I don't know what it is - lockdown - getting on a bit, or just nostalgia, but I'm enjoying at least some of my time on Facebook - Dumbarton Memories in particular. I had held out against Facebook and its somewhat baffling layout for, well, forever, until earlier this year when I signed up. Nonetheless, I enjoy (mostly) the stuff I read and remember about the old town, even contributing and sometimes, shedding a little light, though my memory isn't quite as sharp as some who still live there. Not all mind, just some.
Of course beer and brewing isn't far away from my thoughts. There used to be a brewery in the town which I have mentioned on this blog before. It is a frustration that Dumbarton people have such little memory of it, or simply aren't interested, but that's just the way it goes. Still, one or two snippets have emerged and of course, I'm not entirely blameless myself. Despite living in the town for 20 odd years, I didn't know anything about Gillespie's Crown Brewery myself, until meeting Charles McMaster, the then curator of the Scottish Brewing Archive when I did some work in Edinburgh many years ago. I also refer you here to my previous post.
However, the idea of a new brewery intrigued me and while I rarely give individual breweries** a platform on this blog, I decided to do just that and got in touch with the two lads that run the show to find out what they are about. Firstly the name. This is something I do remember, as the local newspaper is the Lennox Herald. Lennox comes from the coat of arms of the county Dunbartonshire and can be described thus:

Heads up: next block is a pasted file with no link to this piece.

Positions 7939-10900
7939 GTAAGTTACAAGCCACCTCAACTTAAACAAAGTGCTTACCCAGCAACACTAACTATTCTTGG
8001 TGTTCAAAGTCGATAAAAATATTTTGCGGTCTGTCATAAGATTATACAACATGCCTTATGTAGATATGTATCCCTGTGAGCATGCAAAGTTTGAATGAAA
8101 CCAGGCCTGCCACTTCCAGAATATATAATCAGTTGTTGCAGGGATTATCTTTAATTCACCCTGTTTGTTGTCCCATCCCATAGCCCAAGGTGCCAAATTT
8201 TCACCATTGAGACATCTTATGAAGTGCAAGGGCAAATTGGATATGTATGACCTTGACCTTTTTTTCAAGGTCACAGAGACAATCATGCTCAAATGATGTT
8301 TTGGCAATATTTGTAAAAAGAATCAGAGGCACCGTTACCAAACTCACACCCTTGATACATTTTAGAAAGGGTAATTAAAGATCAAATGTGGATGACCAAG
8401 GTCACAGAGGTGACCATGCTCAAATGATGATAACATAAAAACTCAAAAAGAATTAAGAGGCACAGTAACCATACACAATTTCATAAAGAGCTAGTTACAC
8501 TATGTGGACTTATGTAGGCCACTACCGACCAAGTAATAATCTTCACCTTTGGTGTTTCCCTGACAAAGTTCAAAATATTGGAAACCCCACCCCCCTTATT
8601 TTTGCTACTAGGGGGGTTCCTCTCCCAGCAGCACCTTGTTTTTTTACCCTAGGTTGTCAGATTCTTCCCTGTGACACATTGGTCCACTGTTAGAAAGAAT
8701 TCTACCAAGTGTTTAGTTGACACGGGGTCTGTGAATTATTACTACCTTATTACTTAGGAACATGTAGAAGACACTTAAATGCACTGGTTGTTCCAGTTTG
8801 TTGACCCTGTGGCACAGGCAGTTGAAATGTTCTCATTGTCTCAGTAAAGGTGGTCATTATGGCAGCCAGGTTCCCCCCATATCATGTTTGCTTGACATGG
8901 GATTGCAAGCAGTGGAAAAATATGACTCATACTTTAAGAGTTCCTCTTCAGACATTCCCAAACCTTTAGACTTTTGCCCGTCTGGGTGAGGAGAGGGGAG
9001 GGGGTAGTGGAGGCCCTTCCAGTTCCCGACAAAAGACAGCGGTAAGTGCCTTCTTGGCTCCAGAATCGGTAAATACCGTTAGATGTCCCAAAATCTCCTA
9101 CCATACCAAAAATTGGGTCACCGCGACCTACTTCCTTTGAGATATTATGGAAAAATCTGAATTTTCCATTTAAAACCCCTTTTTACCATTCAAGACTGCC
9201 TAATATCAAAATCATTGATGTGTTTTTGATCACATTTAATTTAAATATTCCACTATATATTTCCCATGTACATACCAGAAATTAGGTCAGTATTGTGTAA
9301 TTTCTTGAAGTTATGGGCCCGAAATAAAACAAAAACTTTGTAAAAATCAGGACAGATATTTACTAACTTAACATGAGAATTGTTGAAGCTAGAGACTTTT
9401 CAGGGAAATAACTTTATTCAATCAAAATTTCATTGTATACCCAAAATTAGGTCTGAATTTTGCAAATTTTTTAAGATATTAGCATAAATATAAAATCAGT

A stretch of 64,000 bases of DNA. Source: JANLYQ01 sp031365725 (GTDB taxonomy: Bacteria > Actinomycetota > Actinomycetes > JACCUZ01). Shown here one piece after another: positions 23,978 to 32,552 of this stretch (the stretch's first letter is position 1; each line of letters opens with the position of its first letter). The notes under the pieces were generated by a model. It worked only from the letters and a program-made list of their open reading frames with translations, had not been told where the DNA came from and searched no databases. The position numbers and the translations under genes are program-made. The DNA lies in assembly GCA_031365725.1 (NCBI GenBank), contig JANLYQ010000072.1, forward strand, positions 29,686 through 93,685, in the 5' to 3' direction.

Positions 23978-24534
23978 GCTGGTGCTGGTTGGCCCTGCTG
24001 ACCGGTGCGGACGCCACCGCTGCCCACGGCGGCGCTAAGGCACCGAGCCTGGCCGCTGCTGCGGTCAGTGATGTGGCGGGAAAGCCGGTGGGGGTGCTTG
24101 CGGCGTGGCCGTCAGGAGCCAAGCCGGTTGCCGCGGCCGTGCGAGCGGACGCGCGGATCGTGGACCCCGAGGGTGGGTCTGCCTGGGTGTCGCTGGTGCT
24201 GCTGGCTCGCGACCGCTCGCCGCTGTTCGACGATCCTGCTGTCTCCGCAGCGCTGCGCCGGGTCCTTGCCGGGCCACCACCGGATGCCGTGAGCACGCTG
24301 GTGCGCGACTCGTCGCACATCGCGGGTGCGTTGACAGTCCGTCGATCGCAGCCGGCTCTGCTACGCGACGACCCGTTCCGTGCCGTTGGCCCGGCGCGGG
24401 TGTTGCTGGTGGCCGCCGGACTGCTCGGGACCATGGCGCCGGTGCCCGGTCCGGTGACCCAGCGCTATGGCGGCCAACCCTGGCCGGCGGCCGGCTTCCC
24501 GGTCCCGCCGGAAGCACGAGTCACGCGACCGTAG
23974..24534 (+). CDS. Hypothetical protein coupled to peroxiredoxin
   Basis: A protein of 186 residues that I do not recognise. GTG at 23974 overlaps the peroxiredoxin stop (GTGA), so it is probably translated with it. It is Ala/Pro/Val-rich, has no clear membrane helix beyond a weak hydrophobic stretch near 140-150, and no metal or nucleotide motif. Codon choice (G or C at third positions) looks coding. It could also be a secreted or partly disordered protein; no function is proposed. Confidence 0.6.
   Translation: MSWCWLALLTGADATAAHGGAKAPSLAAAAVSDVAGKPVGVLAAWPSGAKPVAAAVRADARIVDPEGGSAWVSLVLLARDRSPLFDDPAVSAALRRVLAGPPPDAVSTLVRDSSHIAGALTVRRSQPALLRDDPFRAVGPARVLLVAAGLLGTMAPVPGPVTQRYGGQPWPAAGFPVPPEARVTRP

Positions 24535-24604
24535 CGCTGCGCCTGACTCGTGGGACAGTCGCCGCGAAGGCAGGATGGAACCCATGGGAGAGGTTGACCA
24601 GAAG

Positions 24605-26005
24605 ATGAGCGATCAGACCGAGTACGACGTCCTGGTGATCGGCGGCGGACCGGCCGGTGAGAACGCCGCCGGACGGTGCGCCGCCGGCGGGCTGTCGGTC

"The arms were granted on July 20, 1927. The arms are those of the historical region of Lennox, of which the town Dumbarton was the capital and the region thus was nearly identical to the county. The motto "Levenax" is derived from the Gaelic Leamhanach, or "Land of the elm trees".Now I can't say that I remember many elm trees, but I am old enough to remember when Dunbartonshire had its own police force and the polis cars then had the above coat of arms emblazoned on the doors. You can see a photo of one here.
The brewery has substituted hops for the roses and inserted a neat addition of its own motto. It doesn't need much translation and is a nice touch by owners Andy Jarvis and Iain McLaren. It's nice too to see they at least are inspired by the town's brewing past.
So what's the skinny on the brewery? Here we have it in a convenient question and answer format:
Who are you?
Founders are Andy Jarvis and Iain McLaren, we met while working together. Andy had been a keen home brewer and Iain had also done some home-brew in the past. We are currently the only two members of the company, so we share all the work including brewing, bottling and labelling.
Why a brewery in Dumbarton?
We'd read about the history of brewing in Dumbarton, and thought it was time that the town had a new brewery! Dumbarton, and West Dunbartonshire, has a rich history, and we wanted to tap into that in order to promote our local area as well as bring traditional Scottish beers with a modern twist to market.
Setting up wasn't difficult - it took a few months to find and secure a suitable unit. Once we had that we were able to fire up the kit and start developing our beers.
Where and what do you brew?
We have a very small unit in Dumbarton, close by the River Leven. Until recently we were brewing in 100L kit, but have recently upgraded to 300L vessels. Brews are generally two weeks in the FV, another week secondary fermentation, and then into bottles. We do casks as well, but due to the current pandemic we're concentrating on bottles.
What are the hopes, aims and ambitions?
Our ambition is to have a successful, well-known, small
brewery. Brewing has been a learning curve for both of us, but we're getting